Giardia and Cryptosporidium

Giardia lamblia and Cryptosporidium parvum are protozoan parasites that are acquired through fecal-oral transmission and may be transferred from person to person due to inadequate hand washing after touching contaminated material or, less likely, through ingestion of contaminated food or water. We recommend that all members of a family be checked for Giardia or Cryptosporidium if one family member has the parasite, since infection does not always produce symptoms of diarrhea. Specimen collection kits from our laboratory are available through your family doctor.

If you suspect your private well water is contaminated with sewage or surface water, your drinking water should be tested for the presence of total and fecal coliform bacteria which are the main indicators of drinking water safety. If the laboratory test does not demonstrate total and/or fecal coliforms, Giardia or Cryptosporidium parasites are not likely to be present. If total and fecal coliform bacteria are present, indicating contamination from surface or shallow subsurface sources, remedial action should be taken to restore the structural integrity of the well and distribution system, followed by a shock-chlorination treatment. Assistance in restoring your drinking water to a safe level may be available from your local county health department, extension service or a reputable well driller.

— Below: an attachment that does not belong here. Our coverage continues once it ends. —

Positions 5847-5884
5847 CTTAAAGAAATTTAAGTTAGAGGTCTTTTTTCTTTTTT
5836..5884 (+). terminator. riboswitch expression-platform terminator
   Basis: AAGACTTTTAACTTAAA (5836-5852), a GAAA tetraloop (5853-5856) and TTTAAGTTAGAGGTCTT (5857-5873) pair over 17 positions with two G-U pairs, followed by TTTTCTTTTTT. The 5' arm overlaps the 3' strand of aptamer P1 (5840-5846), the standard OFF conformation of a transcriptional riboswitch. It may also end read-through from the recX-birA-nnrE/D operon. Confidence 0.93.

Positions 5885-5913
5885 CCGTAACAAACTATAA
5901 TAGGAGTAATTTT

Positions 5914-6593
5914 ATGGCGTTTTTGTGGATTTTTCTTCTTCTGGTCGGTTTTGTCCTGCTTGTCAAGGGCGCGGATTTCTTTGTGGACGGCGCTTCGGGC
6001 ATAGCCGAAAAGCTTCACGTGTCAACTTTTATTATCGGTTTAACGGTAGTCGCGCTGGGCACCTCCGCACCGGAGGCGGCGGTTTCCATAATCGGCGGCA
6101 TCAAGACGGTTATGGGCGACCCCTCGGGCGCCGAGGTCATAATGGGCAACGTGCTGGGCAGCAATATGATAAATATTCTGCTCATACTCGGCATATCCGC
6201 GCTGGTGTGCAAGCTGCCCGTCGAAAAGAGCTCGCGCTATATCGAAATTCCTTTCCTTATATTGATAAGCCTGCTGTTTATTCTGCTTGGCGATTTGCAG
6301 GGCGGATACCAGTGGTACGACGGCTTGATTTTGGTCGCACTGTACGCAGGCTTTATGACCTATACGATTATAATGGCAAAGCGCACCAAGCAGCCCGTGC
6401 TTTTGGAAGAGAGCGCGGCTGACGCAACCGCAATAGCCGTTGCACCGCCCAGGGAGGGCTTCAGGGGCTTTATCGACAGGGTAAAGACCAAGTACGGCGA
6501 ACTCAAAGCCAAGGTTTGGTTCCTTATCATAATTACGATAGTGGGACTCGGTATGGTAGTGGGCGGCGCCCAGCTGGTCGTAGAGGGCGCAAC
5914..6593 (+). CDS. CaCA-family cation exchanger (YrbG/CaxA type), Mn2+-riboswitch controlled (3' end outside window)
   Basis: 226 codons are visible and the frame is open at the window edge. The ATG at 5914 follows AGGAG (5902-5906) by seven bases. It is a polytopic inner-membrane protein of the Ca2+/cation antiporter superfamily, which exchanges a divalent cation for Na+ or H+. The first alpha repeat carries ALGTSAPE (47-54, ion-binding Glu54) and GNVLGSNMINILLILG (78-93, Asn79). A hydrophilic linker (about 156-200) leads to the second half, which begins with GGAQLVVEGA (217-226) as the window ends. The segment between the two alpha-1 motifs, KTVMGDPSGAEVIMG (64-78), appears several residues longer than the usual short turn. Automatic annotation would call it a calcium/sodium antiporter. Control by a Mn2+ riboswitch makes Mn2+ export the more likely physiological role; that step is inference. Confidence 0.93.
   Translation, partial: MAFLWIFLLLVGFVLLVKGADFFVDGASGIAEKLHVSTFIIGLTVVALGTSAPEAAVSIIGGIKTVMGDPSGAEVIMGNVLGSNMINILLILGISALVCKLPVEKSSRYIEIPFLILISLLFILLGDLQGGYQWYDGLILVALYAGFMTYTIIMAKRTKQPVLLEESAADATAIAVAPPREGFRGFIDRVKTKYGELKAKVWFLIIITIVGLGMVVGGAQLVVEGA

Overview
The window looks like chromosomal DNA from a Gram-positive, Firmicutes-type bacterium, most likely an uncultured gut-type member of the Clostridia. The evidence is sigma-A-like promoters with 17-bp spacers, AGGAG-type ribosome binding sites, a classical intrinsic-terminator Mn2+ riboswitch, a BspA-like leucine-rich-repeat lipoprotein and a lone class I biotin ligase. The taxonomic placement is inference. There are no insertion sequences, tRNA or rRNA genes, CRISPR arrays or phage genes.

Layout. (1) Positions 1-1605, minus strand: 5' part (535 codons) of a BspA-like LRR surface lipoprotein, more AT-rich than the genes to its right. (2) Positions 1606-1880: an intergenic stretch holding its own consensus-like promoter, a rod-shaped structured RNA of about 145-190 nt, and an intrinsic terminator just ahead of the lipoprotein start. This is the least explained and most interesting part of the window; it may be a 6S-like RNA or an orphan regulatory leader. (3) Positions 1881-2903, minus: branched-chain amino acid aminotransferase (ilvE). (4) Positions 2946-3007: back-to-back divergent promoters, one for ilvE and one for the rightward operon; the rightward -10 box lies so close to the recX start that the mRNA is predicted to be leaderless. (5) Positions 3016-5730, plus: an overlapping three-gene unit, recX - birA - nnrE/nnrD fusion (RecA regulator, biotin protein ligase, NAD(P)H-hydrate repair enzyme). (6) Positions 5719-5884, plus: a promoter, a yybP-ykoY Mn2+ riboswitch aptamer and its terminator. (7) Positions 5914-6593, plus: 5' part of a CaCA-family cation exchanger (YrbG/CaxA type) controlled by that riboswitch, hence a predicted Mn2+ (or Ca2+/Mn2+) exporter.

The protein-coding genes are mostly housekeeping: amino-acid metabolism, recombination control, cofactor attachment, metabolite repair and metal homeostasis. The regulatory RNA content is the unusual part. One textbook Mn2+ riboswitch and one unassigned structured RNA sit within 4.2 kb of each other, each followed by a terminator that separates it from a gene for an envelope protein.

Iron Bacteria Information

Iron bacteria, common in Iowa wells, pose no adverse public health effect but can plug filters, softeners and distribution lines. Presence of these organisms often contributes to obnoxious tastes and odors. Shock chlorination at levels of 50 to 100 mg/L in the well and distribution system may reduce their concentration to tolerable levels. These bacteria are thought to inhabit the water-bearing rock structure itself and have a tendency to move with finely divided particulate matter suspended in the underground water. Therefore, complete elimination is highly improbable. Continuous chlorination at 1 - 2 mg/L may retard their rate of growth but has not been demonstrated to effect their removal to any significant degree.